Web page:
Sex differences in effects of cigarette smoking and 24-hr abstinence on plasma arginine vasopressin

Melissa M. Guaderrama, Elizabeth J. Corwin, Christine H. Kapelewski, Laura Cousino Klein

Research output: Contribution to journalArticle

3 Scopus citations

Abstract

The present study examined plasma arginine vasopressin (AVP) levels in 18 smokers (10 men, 8 women) and in 22 non-smokers (12 men, 10 women). Non-smokers came to the laboratory once, whereas smokers came twice: while smoking freely and following 24-hr abstinence. Plasma was collected for AVP assessment; salivary cotinine and expired carbon monoxide levels confirmed smoking status. Among non-smokers, men had higher AVP levels than did women (p< 0.05). Among smokers, however, women displayed higher AVP levels than did men both while smoking and following abstinence (p's < 0.05). Among men, smoking resulted in lower AVP levels compared to non-smoking men. In contrast, women who smoked displayed higher AVP levels compared to their non-smoking counterparts. AVP levels were not affected by 24-hr abstinence among smokers, regardless of sex, which suggests that dysregulation in AVP levels in tobacco smokers continues even following 24-hr abstinence. Findings are consistent with previous reports of elevated Th1/Th2 immune function among female smokers compared to male smokers and to male and female non-smokers. Data suggest sex-dependent AVP changes during smoking that could contribute to negative impact of smoking on cardiovascular health.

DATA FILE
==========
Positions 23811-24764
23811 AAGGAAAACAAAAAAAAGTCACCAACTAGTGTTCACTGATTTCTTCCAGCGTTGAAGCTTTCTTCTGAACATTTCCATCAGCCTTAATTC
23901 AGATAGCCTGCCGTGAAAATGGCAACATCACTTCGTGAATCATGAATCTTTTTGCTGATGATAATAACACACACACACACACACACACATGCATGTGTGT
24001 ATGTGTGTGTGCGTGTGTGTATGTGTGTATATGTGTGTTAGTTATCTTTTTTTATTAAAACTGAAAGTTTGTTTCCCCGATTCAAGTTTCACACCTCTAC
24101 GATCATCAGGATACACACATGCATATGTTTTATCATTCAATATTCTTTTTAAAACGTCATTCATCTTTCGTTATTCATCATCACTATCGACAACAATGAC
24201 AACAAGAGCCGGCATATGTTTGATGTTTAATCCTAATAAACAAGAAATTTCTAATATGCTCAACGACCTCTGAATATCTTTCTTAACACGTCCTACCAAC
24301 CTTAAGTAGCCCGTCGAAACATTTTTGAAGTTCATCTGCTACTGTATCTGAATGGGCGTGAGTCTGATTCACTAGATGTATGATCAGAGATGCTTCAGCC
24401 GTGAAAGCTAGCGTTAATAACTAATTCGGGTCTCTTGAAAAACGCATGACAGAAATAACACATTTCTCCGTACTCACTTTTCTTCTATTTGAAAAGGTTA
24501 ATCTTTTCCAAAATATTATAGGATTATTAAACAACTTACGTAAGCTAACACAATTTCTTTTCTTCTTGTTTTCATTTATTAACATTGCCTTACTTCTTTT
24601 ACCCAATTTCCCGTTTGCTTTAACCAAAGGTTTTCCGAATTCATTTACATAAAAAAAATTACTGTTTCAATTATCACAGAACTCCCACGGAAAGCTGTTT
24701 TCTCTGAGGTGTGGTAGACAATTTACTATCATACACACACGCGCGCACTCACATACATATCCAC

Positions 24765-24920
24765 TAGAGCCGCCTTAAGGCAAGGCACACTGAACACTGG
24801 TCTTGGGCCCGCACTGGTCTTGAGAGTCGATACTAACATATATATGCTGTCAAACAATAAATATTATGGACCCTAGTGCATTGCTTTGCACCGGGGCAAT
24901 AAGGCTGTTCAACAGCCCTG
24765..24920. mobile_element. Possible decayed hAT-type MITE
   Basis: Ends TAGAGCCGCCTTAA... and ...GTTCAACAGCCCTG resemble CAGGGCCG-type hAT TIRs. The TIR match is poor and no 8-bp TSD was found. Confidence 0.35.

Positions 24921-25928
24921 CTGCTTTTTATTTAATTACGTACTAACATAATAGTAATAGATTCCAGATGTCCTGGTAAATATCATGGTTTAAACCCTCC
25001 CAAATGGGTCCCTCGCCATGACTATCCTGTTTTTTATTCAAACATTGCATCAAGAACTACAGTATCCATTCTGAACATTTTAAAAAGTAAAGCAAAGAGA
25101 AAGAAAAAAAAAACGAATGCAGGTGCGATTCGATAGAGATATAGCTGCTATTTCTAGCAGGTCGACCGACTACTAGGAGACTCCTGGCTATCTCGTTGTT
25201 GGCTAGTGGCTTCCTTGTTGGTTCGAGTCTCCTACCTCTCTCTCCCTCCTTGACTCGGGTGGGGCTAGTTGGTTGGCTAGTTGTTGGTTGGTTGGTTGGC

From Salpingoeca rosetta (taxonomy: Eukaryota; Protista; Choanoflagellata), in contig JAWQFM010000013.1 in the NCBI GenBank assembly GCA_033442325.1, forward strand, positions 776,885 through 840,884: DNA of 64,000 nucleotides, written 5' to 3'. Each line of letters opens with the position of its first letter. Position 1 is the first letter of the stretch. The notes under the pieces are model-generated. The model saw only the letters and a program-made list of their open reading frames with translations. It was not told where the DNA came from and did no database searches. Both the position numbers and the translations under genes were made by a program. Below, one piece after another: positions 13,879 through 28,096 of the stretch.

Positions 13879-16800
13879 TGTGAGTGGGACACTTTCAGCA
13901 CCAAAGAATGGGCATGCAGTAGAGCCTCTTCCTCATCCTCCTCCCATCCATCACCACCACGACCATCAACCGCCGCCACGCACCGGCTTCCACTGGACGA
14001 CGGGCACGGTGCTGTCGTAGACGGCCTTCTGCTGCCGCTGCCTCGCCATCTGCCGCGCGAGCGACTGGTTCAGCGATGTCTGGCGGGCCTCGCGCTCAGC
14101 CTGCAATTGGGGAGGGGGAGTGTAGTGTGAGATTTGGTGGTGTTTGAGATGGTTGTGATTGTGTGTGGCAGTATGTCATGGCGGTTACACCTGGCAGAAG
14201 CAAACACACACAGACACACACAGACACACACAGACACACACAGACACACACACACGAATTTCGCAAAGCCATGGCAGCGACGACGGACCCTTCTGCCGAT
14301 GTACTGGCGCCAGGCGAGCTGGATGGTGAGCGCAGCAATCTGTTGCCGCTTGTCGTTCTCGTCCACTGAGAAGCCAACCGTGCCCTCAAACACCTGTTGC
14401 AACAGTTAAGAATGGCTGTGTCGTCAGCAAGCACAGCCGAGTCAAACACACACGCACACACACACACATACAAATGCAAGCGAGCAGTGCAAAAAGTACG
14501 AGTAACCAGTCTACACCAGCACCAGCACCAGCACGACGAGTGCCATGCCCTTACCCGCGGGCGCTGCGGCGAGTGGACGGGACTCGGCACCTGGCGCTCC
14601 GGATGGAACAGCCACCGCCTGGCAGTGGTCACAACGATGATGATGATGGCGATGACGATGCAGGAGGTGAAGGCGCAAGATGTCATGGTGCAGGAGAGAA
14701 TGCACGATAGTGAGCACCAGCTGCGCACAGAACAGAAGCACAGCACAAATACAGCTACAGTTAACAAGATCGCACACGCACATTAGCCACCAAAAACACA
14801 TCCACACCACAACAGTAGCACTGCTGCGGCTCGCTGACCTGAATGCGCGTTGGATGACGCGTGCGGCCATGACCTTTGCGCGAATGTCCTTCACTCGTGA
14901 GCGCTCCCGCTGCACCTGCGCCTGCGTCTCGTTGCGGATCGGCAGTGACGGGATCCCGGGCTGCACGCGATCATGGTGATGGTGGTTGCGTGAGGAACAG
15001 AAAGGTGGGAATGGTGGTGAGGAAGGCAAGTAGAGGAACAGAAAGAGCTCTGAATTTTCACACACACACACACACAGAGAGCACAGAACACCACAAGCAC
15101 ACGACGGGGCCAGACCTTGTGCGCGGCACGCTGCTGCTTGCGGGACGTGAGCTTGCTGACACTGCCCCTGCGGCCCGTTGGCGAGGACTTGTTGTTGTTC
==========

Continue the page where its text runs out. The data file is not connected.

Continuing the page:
Original languageEnglish (US)
Pages (from-to)1106-1109
Number of pages4
JournalAddictive Behaviors
Volume36
Issue number11
DOIs
StatePublished - Nov 1 2011

All Science Journal Classification (ASJC) codes

  • Medicine (miscellaneous)
  • Clinical Psychology
  • Toxicology
  • Psychiatry and Mental health

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